Biodiversity and Conservation

, Volume 17, Issue 6, pp 1319–1351 | Cite as

When family matters: an analysis of Thelotremataceae (Lichenized Ascomycota: Ostropales) as bioindicators of ecological continuity in tropical forests

  • Eimy Rivas PlataEmail author
  • Robert Lücking
  • H. Thorsten Lumbsch
Original Paper


We analysed patterns of habitat and microhabitat preferences of 19 families (comprising 135 genera and 950 species) of crustose, corticolous lichens in Costa Rica (Arthoniaceae, Arthopyreniaceae, Coenogoniaceae, Graphidaceae, Lecanoraceae, Letrouitiaceae, Monoblastiaceae, Pertusariaceae, Physciaceae, Pilocarpaceae, Porinaceae, Pyrenulaceae, Ramalinaceae, Roccellaceae, Strigulaceae, Teloschistaceae, Thelenellaceae, Thelotremataceae, Trypetheliaceae), in order to test whether Thelotremataceae are suitable predictors of undisturbed tropical rain forest and can be used as bioindicators of ecological continuity. The dataset consisted of 12,215 specimen samples and six environmental parameters recorded for each sample (altitude, degree of seasonality, vegetation type, disturbance level, substrate nature, light exposure), which were analysed by a multivariate approach using principal component analysis (PCA). The analysis showed that three of the 19 families, Letrouitiaceae, Porinaceae, and Thelotremataceae, showed significant preferences for undisturbed primary to old growth secondary forest, fully shaded to semi-exposed microhabitats, and the bark of mature tree trunks, parameters assumed to be correlated with ecological continuity of closed rain forest habitats. Thelotremataceae had broader altitudinal range than Letrouitiaceae and Porinaceae and significantly higher genus and species diversity (16 genera, 130 species) compared to Porinaceae (4 genera, 40 species) and Letrouitiaceae (1 genus, 5 species). Our results support the hypothesis that Thelotremataceae perform best as predictors of undisturbed dry and lowland to montane rain forest and are the most suitable lichen bioindicators of ecological continuity in these ecosystems. In contrast, Lecanoraceae, Pertusariaceae, Physciaceae, and Teloschistaceae, were found to be predictors of disturbed and pioneer (micro-)habitats. We also found that, among a variety of parameters tested, the Index of Ecological Continuity (IEC), adapted to the use of Thelotremataceae in tropical forests, performs best in terms of predicting disturbance levels and site history. A semi-taxonomic approach identifying morphotypes rather than genera or species yielded the same results, making this method suitable for a broader spectrum of potential users.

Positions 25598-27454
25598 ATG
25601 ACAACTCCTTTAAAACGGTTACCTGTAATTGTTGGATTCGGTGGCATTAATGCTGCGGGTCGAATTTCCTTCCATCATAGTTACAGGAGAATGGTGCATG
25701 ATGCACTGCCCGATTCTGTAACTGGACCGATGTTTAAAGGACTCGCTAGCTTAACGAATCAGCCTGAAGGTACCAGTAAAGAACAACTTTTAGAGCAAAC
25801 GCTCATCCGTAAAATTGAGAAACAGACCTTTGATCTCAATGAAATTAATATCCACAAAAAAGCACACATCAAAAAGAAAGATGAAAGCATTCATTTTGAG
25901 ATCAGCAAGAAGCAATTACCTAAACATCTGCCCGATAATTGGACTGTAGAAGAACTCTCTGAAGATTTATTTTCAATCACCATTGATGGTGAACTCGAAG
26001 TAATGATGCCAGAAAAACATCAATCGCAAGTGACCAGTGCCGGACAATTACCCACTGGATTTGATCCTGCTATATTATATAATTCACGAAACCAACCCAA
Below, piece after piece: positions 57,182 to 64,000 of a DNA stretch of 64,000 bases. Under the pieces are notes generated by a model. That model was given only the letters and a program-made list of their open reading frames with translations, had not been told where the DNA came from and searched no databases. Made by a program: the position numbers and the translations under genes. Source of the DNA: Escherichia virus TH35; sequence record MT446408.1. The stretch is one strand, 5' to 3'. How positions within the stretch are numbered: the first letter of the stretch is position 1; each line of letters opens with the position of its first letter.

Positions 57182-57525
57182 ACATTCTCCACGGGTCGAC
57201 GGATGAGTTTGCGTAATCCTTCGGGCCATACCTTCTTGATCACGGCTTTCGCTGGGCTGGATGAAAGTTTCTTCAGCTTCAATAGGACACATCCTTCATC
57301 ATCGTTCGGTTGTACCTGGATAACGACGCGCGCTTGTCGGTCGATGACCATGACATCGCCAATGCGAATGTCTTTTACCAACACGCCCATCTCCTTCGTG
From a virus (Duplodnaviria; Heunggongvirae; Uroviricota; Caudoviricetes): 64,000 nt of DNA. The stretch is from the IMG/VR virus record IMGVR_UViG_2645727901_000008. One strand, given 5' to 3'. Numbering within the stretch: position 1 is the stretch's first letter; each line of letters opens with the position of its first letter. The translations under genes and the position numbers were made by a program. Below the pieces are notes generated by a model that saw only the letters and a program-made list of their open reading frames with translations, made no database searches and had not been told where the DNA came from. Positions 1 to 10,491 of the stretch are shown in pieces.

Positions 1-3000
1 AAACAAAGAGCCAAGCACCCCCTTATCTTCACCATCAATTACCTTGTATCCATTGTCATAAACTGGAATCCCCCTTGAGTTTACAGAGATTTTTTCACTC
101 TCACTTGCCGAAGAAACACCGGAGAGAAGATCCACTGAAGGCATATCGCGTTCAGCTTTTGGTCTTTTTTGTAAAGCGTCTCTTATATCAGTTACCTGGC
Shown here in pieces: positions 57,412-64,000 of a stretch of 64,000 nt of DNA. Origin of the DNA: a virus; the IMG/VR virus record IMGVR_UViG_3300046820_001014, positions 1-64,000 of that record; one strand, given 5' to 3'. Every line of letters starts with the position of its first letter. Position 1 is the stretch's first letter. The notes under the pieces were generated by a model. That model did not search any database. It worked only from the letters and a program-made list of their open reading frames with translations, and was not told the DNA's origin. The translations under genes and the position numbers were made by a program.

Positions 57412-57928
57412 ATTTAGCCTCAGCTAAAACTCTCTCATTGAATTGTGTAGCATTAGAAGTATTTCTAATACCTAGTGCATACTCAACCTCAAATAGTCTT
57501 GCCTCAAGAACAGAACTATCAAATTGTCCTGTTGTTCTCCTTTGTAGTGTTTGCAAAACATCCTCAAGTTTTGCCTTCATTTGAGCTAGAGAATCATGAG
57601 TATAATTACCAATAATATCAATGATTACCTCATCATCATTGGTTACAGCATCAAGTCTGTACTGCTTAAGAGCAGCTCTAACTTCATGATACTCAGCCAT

Crustose Corticolous Costa Rica Lichen families 



This study was made possible by grants from the NSF to The Field Museum (DEB 0206125; PI R. Lücking/DEB 0516116; PI H. T. Lumbsch, CoPI R. Lücking). Most of the Thelotremataceae material and other crustose lichens analysed in this study were collected by R. Lücking, J. L. Chaves, and H. J. M. Sipman, but collections and field data were also contributed by A. Aptroot, W. R. Buck, E. Fletes, M. Grube, I. López, E. Navarro, M. P. Nelsen, M. T. Trest, L. Umaña, and S. Will-Wolf. We thank INBio and the Costa Rican MINAE and SINAC for assistance with working and collection permits.


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Copyright information

© Springer Science+Business Media B.V. 2007

Authors and Affiliations

  • Eimy Rivas Plata
    • 1
    • 2
    Email author
  • Robert Lücking
    • 1
  • H. Thorsten Lumbsch
    • 1
  1. 1.Department of BotanyField Museum of Natural HistoryChicagoUSA
  2. 2.Ecology and Evolution Program, Biological Sciences DepartmentUniversity of Illinois at ChicagoChicagoUSA

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